Provocative research by Dr. Dale Lund offers a surprise twist to respite. He found that for respite—taking a break—to be effective in reducing our stress and improving our sense of well-being, we need to be using that time to engage in something meaningful. Something that brings joy to us; most likely, something we used to enjoy but sidelined to make room for caregiving. This could be reading a favorite book, writing, walking, swimming, listening to music, attending an online class about travel, cooking or art. In fact, his research found that respite that is not meaningful engagement can actually contribute to feeling more stressed, depressed, frustrated, etc.

So—here’s the invitation. Let’s start the New Year by identifying what we have lost, what we put aside that used to be fun and make us happy. Then, let’s find a way to start to incorporate that into our self-care regimen. Why? For the sake of all. This also means that we need to flip the care partner scenario and, as care recipients, we need to be able to give permission to our care partners, especially our adult children and others, to use their respite time for fun. We can support them by suggesting that they take time to pick up something they once loved—to pick up where they left off. And, remember. The oxygen mask must go on you, first. Always! Otherwise, there will be no you, to put the oxygen mask on them.

Suggestions for Self-Care Practices

Meditation including music, color, visualization and focusing on where there is comfort and other sensation in your body—deep breathing to give that space. Also: laughter yoga, self-Reiki, forest bathing, art and more!

Additional tips to prevent or manage caregiver stress:

  • Learn ways to better help your loved one—attend classes and trainings related to your situation.

  • Find caregiving resources in your community such as adult day programs or respite services to give you a break.

  • Ask for and accept help including using apps to help create a web of supports with specific ways others can help.

  • Join a support group for caregivers and get counseling.

  • Get organized.

  • Take time for yourself and stay connected with family and friends.

  • Take care of your health to be physically active, choose healthy foods and get enough sleep.

  • See your doctor for regular physical and mental health checkups.

Website: On Caregiver Stress (Source: Department of Health and Human Services, Office of Women’s Health)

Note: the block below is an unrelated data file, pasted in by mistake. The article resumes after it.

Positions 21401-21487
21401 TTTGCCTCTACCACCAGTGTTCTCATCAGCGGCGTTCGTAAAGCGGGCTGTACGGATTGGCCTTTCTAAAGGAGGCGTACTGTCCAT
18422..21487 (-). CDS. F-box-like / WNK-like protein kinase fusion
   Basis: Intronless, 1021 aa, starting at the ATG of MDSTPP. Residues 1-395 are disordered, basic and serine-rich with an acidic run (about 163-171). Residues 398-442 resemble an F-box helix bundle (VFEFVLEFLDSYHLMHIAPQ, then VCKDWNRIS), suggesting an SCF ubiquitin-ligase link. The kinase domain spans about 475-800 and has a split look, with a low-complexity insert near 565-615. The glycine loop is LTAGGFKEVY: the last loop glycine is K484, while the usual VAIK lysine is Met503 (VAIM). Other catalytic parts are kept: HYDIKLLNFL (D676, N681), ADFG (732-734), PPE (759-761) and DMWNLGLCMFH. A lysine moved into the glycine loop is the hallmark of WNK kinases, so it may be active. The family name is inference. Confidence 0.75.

Website: On Reframing Respite and Dr. Lund

Book: "The Healing Self: A Revolutionary New Plan to Supercharge Your Immunity and Stay Well for Life," By Dr. Deepak Chopra and Dr. Rudolph Tanzi

Introduction of OPAL Senior Center

BCDA is excited to open their 21st Senior Center—The OPAL Center—which stands for Online Programs for Adult Learning. However there are no doors or walls at this virtual senior center and members will participate in classes and programs online! More than 40 weekly class offerings such as fitness, line dance, Spanish, crafting, writing, meditation, Zentangle, drawing or watercolor, virtual tours of museums, cooking workshops, journaling, health topics, and more.

Assistive Technology Highlight

Voice Reminders

Voice reminder devices allow caregivers to customize reminders for their loved ones with dementia. Some voice-controlled technology allows caregivers to set a specific time for the reminders to play, while others work via motion sensor. Devices that work via detection of motion can be very beneficial for those who are prone to wandering, as caregivers can prerecord a message that reminds a loved one not to leave the home at nighttime as he or she approaches the door. For persons with dementia who only have minor memory issues, a small digital recorder, such as a memo pen or one that can be hung around the neck, might be helpful. With this type of device, persons can record reminders for themselves and play them back later.

Contact Us

Caregivers Program

Bykota Senior Center
611 Central Avenue
Towson, Maryland 21204


Monday through Friday
9 a.m. to 4 p.m.


Caregivers Program Manager

Kathleen Koenig-Stoffel, M.S.